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New capacity pushing pharmaceutical development
The Russian government is supporting the development of the country's thriving pharmaceutical market. As foreign capital is raised to meet domestic demand for medicines, co-operation is helping new factories open doors.
The Petrovaks Group of Companies has unveiled its new factory in Moscow Region where the flu-fighting Grippol vaccine will be produced - the first of its kind in Russia. In 2007, the country's pharmaceutical market was valued at $12 billion. Its growth potential is high, with estimates for this year from 20 to 25%.
The government is aiming to develop domestic production in the sector to stave off the flow of imports according to Andrey Mladentsev, Deputy Director, Roszdravnadzor, Moscow region.
"We are actively involved in the working process of development of pharmaceutical production so that there will be more medicinal products made in Russia to meet the demand provided by Russian patients."
But foreign investment in pharmaceuticals is also part of that development plan. The European Bank of Reconstruction and Development in Russia has invested €40 million in the construction of the Petrovaks factory. Eric Rasmussen, from the European Bank of Reconstruction and Development, Moscow region, sees it as an integration opportunity
"If you look around the world it is an increasingly integrated and an integrated economy. And many of the opportunities that exist in Russia are actually there and waiting for that integration to happen."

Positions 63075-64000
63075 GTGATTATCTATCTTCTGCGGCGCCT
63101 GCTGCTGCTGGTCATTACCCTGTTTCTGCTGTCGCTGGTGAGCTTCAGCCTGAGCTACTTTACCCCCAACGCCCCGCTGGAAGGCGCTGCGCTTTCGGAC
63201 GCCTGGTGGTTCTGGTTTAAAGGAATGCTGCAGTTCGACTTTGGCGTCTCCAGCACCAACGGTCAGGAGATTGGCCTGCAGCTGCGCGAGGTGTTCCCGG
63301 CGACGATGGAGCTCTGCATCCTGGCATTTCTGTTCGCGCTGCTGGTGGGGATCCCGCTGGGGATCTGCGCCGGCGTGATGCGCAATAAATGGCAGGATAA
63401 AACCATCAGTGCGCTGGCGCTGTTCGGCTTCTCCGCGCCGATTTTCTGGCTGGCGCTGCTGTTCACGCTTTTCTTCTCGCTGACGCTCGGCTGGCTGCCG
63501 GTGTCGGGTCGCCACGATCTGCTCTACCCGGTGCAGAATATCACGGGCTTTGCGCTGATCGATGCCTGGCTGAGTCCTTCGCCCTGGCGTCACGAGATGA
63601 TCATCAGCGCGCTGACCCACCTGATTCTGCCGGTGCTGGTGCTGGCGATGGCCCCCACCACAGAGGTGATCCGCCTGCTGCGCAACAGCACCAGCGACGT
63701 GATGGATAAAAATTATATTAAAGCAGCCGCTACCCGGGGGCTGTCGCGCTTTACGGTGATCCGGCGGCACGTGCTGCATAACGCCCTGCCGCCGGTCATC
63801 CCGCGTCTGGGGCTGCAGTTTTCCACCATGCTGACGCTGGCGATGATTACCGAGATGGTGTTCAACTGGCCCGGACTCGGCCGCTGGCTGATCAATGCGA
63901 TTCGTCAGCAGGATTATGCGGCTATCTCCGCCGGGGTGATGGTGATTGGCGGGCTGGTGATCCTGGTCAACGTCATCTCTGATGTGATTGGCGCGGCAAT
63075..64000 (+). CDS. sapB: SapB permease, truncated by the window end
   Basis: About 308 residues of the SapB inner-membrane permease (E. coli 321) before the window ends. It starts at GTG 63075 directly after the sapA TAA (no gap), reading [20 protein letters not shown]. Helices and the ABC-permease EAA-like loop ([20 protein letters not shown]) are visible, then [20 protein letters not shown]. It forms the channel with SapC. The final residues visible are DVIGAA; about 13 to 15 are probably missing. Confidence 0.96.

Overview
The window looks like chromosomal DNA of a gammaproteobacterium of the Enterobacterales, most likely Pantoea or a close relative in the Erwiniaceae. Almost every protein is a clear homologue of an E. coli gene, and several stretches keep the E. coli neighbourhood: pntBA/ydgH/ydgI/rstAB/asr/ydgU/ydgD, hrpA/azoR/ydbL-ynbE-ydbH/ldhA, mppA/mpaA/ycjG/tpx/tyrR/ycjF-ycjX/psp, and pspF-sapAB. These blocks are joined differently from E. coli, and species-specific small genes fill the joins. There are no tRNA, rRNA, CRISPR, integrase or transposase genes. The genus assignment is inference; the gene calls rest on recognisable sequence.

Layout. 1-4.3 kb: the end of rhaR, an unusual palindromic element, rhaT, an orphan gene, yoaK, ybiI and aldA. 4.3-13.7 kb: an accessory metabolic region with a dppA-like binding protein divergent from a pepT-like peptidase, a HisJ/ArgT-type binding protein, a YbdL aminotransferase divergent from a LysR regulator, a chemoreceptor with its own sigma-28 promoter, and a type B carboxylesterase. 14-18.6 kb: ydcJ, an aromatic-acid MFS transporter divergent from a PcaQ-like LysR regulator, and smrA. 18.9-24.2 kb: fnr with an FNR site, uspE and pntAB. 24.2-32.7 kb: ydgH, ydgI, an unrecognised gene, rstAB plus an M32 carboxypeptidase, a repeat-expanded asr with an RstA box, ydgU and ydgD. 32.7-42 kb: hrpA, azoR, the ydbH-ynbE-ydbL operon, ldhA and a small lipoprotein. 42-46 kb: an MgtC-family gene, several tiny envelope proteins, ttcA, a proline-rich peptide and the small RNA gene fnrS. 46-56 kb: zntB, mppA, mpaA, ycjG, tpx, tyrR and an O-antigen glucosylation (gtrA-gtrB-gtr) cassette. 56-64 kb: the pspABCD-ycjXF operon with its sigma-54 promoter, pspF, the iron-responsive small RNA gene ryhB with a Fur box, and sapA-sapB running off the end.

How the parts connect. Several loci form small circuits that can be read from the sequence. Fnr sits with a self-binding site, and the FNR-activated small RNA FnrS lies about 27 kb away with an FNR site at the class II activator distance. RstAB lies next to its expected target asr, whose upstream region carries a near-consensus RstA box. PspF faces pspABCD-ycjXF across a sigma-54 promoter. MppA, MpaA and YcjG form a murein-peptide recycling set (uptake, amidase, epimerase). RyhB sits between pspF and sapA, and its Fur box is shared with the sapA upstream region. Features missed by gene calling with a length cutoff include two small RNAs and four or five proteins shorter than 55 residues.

Construction of the Petrovaks facility began in 2005. It is now has the capacity to produce up to 80 million doses of retail medicine a year, with the possibility of increasing that number if needed. It plans to produce for export - primarily to CIS countries.
The opening of new pharmaceutical plants like these and the production of new medicines is all part of the Russian government's plans for development in the sector. Marina Gladkova, Analyst for Eastkommerts, Moscow, says foreign interest in the sector is strong, helping the Russian market to realise its potential.
"There are two tendencies in investment into the sector - either only with Russian capital or through companies with foreign capital that have production facilities in Russia. I think right now foreign companies are ready to buy small domestic companies and also to build new factories in Russia."
Pharmaceuticals are one of the high-tech, consumer sectors the government sees as vital. And investment in plants like Petrovaks is seen as a way to help Russia's economy, as well as its people, stay healthy.